Perhaps he will read this interview and contact you. What is in your immediate future?

Master-Mech Trent and I just formalized our contracts with Harlo-Fyre. We start tomorrow.

What are your impressions of Thallen Cluster?

It’s beautiful; I’ve always admired Korlo esthetics and the geometric fusion between metal and glass that’s unique to their architecture, and I’ve never been under a blue-tinted dome before. The sheer scale of the city is more than a little overwhelming though. It seems too … big. I see you frowning; Let me explain myself. Thallen is ten times larger than Astel was, and most of KMR and D’s sites are underground, so you never get a real sense of their size. The standard KMR and D room for a single Diasporan with my qualifications is roughly eleven square meters. My new apartment is almost one-hundred and twelve square meters. Too big. I may end up having to sleep in my closet until I adjust.

On a more serious note, Harlo-Fyre hiring two Diasporan to fill jobs that would normally only be available to Korlo with Rank is already starting to generate concerns. The Par Society considers this a victory in their fight for equal rights while others fear it sets a dangerous precedent. What are your thoughts on the matter?

Damn, and here I thought I’d be able to get through this interview without generating any controversy. Are you sure you want me to answer that? Okay. Here’s a question for you: Did you know that even though the Diasporan have been here for generations, we’re still governed by an entirely separate set of laws? Many of these date back to a time when conscripting Diasporan as slave labor was common practice so you can imagine how enlightened they are. People ask ‘how the deaths at the Symposium could have been avoided’ and the answer is clear; stop viewing Diasporan as the enemy.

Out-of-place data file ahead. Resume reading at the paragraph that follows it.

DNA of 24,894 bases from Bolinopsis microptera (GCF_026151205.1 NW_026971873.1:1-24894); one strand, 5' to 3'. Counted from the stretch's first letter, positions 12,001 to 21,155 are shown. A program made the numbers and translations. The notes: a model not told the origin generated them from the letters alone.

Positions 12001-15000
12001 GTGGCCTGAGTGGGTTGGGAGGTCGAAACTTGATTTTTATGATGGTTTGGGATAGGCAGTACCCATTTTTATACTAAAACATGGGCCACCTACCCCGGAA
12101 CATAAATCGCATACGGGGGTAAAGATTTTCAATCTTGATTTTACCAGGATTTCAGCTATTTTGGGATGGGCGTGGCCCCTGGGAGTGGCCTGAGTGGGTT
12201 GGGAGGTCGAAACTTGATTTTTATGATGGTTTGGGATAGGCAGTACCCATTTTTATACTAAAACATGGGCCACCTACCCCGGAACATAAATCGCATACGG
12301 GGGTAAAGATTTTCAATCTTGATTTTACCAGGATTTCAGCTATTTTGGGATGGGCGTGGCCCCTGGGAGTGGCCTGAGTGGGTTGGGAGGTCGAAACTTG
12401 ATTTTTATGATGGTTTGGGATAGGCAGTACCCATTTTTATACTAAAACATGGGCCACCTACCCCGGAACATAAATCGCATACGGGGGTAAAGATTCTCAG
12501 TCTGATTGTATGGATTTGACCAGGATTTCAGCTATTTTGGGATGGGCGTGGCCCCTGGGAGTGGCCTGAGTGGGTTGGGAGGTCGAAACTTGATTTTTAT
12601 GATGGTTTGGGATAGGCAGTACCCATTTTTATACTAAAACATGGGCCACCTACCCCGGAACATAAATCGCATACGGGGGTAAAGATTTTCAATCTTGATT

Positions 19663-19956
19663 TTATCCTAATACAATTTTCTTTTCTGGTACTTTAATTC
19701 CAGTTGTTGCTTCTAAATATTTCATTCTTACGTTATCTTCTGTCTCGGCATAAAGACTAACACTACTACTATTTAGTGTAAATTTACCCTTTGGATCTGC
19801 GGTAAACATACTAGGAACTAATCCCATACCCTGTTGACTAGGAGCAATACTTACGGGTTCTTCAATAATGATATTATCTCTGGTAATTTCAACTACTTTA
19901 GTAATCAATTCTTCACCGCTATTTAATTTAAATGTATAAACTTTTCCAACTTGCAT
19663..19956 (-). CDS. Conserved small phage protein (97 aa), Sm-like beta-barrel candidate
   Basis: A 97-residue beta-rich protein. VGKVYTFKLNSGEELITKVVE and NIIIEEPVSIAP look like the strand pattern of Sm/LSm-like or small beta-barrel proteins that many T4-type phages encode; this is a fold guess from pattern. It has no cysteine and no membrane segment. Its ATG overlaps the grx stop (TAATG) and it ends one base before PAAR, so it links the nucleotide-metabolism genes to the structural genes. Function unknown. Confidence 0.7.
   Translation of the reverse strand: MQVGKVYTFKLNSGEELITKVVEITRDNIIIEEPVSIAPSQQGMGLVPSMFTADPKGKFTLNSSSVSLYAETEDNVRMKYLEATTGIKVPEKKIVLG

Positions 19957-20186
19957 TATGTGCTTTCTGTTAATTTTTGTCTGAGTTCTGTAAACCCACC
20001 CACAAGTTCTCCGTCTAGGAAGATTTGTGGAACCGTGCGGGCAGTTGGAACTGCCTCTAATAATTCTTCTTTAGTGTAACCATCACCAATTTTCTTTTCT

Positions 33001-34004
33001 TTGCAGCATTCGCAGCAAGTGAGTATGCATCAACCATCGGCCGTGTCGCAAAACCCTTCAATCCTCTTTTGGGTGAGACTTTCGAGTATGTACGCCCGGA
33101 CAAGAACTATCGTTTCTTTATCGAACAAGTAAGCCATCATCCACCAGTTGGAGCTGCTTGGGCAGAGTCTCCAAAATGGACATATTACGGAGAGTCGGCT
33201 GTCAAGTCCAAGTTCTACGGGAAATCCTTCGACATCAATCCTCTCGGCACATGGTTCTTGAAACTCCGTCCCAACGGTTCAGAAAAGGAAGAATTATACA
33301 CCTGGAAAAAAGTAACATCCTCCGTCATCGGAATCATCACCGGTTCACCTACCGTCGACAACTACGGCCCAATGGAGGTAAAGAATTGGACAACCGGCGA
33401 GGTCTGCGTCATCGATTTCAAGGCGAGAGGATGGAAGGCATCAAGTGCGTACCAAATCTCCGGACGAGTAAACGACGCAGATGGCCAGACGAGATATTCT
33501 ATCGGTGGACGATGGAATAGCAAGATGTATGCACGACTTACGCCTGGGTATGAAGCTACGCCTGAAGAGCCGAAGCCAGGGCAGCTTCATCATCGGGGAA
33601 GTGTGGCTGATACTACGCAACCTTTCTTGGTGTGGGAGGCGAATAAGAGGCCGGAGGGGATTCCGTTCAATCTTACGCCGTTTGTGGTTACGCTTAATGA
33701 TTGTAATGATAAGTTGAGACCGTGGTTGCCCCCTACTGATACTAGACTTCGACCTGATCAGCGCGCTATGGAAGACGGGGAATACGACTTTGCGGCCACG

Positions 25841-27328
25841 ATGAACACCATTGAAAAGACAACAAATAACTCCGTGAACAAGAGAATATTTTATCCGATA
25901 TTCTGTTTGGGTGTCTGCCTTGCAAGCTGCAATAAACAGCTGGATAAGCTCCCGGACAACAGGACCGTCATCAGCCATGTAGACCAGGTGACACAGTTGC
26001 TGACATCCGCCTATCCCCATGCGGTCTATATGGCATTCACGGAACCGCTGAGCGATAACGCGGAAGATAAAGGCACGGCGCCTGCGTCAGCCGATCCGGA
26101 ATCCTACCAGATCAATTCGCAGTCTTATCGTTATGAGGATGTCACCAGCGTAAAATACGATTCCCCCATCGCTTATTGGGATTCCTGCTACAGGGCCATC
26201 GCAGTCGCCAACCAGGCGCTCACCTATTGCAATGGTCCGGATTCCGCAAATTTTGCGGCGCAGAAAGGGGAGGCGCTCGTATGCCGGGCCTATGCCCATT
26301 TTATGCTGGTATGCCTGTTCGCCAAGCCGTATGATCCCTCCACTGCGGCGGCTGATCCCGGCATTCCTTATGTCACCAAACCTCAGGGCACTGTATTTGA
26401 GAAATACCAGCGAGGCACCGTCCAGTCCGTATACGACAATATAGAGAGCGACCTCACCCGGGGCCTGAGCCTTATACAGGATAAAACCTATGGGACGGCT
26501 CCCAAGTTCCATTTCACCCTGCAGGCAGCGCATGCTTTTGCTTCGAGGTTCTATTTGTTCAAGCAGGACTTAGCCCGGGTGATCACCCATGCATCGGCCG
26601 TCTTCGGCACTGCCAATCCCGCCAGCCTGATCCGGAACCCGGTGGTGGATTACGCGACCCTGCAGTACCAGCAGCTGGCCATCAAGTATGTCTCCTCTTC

By being hired at Harlo-Fyre, Davis and I have broken new ground in the quest for equality, but it will take effort to build on that success, especially in Lorsa and Riva Clusters. For some of my fellow Diasporan, this victory may be too little, too late. For some of the Ranking Korlo families, this will seem like the beginning of the end, but hopefully, with advocates like the Par Society and brave men like William Harlo and James Narcisco, the old guard on both sides will see the reality of the situation. It’s time for the Council to grant us equal rights; it’s time to start seeing Korlo and Diasporan as one people. It’s the only way Korlune will survive— Oh, sorry, there’s my ride. I have to go. It was a pleasure to meet you, sir.


J.I. Rogers is green-eyed, ginger-haired, caffeine addict who is currently working on ‘The 942 Series‘ of science fiction novels.
When not acting as a conduit for the voices in her head, she’s either covered by pigment suspended in acrylic polymer emulsion or, hunched like a gargoyle over a spinning disk, forcing her frustrations out on hydrated silicates. She’s a poster child for Gen X and the Queen of most boondoggles that lead to eye-strain and tinnitus.

You can meet Nash Xander Korpes on the pages of The Korpes File.

Join us next week to meet a living skeleton, with no memories of how he got to be that way. Please follow the site by email (bottom-right), via Twitter, or like our Facebook page to be notified when the next interview is posted.